play with your kids

Wednesday, August 10, 2011
A friend on a message board posted a great article. She read it in a random newsletter she received (whether via email or regular mail or another way, I don't know). I'd give credit to the author and newsletter if I knew the source. It's definitely worth sharing though. We struggle every single day with my 6.5-year-old's behaviour and I do know that part of it could be helped by more one-on-one play and more personal attention in general. It's something I'm working on. I feel like I'm just running in place right now though as often he'll just bring down a game to play and then the baby demands attention and by the time I've taken care of her, he's off and into something or out playing with the little girl across the street and we rarely get that time together that he needs, that we both need. We ended tonight with a game of Memory while having a muffin and lemonade picnic on the living room floor. Our bedtime tuck-him-in-and-scratch-his-back routine got cut short by a fussing baby, however.

The article posted was the following:
Playing to Prevent Power Struggles

Kids playing independently! Parents celebrate when kids will finally play on their own or with a sibling. Finally – a few minutes of breathing room for mom and dad to get some things done around the house!

Independent play is important for your child’s development and should be encouraged, however, playing WITH your kids on a daily basis will do you and your kids a world of good. It will even fend off some of the most frustrating power struggles.

Playing WITH your kids doesn’t have to be elaborate or take a lot of time. It can be as simple as throwing a ball or role playing with dolls or action figures. “Playing” with a teenager can be a game of backgammon, UNO, or a round of Wii Golf. “Playing” is what ever your CHILD likes to do for fun.

3 Great Reasons to Play With Your Kids

1. Deepen Emotional Connection: Kids love to play with us. When you spend time in their world – doing what ever it is they like to do – it creates strong emotional connections. Imagine how your child will respond if you say, “I have 15 minutes before I have to leave for work and I would love to play/hang out with you. Let’s do something YOU love to do for the next 15 minutes.”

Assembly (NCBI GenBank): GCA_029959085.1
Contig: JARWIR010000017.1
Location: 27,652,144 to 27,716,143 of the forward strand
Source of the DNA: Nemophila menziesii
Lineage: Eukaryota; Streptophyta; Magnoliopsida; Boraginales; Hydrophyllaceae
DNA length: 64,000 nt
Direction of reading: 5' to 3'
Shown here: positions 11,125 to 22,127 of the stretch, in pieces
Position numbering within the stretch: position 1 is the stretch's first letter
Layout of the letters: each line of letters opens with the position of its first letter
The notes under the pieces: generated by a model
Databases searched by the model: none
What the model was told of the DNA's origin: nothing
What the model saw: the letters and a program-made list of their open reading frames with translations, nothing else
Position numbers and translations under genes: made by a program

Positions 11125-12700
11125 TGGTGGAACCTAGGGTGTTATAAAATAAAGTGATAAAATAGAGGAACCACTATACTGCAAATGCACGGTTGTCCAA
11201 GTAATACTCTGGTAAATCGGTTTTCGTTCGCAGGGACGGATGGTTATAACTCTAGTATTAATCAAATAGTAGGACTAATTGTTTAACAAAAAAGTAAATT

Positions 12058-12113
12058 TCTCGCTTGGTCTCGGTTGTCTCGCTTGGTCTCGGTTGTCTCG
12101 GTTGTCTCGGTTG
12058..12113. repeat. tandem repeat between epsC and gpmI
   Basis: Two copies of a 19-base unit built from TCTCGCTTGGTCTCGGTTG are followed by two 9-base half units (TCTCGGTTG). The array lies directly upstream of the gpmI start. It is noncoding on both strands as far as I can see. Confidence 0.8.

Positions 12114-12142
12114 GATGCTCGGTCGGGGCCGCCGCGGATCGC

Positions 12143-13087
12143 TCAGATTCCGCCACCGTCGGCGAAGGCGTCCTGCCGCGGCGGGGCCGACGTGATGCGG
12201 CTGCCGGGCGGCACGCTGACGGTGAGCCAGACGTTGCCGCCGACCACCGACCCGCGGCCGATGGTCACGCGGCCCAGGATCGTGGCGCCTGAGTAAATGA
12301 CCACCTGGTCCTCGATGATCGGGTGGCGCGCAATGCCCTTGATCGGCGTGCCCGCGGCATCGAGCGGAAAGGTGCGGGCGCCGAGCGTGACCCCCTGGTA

It doesn’t require a long time to create emotional bonds – but being INTENTIONAL about spending PLAY time each day with your child will do wonders for strengthening emotional connections.

2. Fewer attention-seeking misbehaviors: When parents play WITH their kids, they are PROACTIVELY filling the child’s attention basket in POSITIVE ways. Children have a hard-wired need for attention – it’s non-negotiable. If we provide sufficient POSITIVE attention on a daily basis, kids won't resort to negative behaviors to get it – clinging, helplessness, sibling fighting, etc.

When parents implement consistent playtime WITH their children – attention-seeking misbehaviors begin to fall off the radar screen!

3. More cooperative kids and fewer power struggles! As playful parents fill their kids’ attention baskets in POSITIVE ways and emotional connection increases, children consistently become MORE COOPERATIVE at other times during the day! When your child’s hard-wired needs for emotional connection and attention are met, he doesn’t feel the need to “fight back” to get negative attention.

You’ll be amazed at how much more cooperative your kids will be throughout the day. Try it - it’s a beautiful thing!


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